From pianos with ivory keys to violin bows crafted with tortoise shell, musical instruments made from protected species will soon be able to roam the globe more easily—with their own passports.
The 178-member Convention on International Trade in Endangered Species (CITES) agreed on Wednesday to create a system of certificates for such instruments, which currently need a new permit each time they travel.
"This is monumental because it facilitates movement of musicians, particularly orchestras. Think about all the paperwork that is going to be saved," said Bryan Arroyo, head of the US delegation, which proposed the move.
"It is a great victory," he told AFP.
The multi-entry passports will be valid for three years for non-commercial movements.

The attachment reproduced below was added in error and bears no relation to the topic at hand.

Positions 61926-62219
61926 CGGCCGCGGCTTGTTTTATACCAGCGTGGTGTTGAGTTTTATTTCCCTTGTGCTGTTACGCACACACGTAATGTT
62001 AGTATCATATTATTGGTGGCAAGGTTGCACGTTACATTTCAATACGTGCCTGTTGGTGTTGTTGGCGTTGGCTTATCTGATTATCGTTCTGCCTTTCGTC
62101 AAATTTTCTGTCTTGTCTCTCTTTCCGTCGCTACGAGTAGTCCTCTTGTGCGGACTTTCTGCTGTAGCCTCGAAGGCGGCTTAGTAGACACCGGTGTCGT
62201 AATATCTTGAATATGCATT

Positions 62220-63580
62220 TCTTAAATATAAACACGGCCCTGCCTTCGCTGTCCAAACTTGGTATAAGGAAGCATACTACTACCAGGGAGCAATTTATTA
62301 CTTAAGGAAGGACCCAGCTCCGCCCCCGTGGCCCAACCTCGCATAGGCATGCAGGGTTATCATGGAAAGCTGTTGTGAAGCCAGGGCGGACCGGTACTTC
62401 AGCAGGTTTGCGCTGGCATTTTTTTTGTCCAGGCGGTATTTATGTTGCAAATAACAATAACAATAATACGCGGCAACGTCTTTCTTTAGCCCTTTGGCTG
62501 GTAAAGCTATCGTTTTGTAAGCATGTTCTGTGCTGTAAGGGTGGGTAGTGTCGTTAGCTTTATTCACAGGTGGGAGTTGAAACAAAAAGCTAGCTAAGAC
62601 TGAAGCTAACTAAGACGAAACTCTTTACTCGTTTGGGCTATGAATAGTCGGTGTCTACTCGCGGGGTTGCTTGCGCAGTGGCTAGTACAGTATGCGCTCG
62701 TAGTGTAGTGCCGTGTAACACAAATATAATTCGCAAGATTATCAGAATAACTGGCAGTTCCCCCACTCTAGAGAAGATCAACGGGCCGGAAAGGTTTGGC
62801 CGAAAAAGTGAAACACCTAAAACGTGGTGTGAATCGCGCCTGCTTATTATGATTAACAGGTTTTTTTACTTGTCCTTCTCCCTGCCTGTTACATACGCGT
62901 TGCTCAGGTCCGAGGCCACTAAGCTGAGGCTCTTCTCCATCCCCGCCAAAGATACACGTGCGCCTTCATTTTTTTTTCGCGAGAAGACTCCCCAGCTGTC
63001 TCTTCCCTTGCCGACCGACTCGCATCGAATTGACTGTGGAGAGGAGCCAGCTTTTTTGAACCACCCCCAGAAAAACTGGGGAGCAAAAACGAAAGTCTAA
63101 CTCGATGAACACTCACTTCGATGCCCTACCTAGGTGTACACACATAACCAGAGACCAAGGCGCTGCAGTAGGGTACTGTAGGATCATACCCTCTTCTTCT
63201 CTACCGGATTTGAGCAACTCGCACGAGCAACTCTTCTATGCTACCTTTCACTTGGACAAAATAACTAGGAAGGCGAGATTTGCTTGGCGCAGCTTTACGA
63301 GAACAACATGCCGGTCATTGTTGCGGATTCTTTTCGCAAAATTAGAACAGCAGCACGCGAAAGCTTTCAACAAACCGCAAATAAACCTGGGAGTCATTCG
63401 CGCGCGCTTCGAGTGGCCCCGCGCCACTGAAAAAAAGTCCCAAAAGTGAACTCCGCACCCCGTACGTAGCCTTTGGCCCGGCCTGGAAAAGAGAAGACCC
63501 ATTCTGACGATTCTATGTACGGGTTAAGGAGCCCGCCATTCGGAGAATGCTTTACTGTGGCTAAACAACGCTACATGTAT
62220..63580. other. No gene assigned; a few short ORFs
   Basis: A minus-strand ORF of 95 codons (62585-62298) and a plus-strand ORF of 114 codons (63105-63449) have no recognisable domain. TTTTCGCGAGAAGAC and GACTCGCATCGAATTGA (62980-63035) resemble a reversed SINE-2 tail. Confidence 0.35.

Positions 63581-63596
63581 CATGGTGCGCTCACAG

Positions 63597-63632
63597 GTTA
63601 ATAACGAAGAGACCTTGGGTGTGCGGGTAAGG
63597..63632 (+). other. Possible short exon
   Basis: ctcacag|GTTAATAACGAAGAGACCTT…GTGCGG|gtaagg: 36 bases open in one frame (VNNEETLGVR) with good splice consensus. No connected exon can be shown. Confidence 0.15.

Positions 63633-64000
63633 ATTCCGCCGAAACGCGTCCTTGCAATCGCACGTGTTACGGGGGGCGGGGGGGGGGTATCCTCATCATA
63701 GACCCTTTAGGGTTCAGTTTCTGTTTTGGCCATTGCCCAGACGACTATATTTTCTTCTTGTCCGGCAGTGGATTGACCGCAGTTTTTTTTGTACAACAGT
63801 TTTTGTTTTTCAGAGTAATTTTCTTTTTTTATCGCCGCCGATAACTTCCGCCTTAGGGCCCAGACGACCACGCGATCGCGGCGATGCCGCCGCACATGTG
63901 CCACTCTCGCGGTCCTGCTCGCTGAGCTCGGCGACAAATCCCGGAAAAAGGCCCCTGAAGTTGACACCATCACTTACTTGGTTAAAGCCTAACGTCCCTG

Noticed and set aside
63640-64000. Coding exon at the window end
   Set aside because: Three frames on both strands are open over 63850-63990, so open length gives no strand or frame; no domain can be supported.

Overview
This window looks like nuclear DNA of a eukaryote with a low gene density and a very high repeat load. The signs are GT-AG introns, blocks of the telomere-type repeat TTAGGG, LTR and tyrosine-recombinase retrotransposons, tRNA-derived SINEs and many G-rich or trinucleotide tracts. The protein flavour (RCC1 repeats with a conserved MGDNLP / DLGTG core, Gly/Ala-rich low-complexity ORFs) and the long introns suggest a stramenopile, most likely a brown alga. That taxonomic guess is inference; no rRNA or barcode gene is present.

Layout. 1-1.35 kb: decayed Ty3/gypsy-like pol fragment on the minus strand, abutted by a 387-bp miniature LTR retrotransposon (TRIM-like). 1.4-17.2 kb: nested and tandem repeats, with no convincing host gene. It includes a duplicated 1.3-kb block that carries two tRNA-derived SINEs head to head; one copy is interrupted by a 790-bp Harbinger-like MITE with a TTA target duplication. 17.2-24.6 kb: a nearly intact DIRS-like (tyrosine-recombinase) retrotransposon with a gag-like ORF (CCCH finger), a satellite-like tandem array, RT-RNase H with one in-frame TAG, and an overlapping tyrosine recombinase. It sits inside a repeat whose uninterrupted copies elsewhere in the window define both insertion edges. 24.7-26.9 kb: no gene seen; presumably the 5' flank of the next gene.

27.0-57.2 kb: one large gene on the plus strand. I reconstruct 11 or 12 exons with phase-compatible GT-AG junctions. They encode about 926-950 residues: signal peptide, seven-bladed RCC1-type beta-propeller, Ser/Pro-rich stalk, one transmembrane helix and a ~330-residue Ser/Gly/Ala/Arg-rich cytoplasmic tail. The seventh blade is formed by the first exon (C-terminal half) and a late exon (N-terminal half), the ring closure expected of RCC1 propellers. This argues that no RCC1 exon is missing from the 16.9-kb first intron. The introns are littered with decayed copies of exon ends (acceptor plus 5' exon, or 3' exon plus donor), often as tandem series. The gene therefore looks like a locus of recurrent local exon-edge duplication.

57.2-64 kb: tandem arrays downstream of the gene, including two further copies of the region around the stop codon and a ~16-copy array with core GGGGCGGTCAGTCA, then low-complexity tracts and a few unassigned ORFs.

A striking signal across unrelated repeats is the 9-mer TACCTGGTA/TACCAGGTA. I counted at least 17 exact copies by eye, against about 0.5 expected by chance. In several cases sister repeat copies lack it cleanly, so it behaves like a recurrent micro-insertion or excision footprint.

In the case of species whose international trade is completely banned, they will only be available for instruments made before the protection took effect.
Kazuko Shiomi, president of Japan's Nippon Music Foundation, said the move would end a major headache for international musicians who borrow its priceless Stradivarius for their performances.
"They travel extensively for concerts throughout the world very frequently with a very tight schedule," she said.
The time-consuming paperwork and risk of seizure linked to moving such instruments around the world has in the past prompted drastic measures, such as removing ivory keys from pianos, according to one British removal expert specialising in antique pianos.
"No one wants to harm elephants but it seems a little ridiculous to have to apply for a CITES (permit) for a 120-year old piano," he told AFP, asking not to be named.
The US National Association of Music Merchants has welcomed the passport scheme as "a good first step" towards making it easier for musical instruments to cross borders.
Explore further: Japan wraps up Pacific whale hunt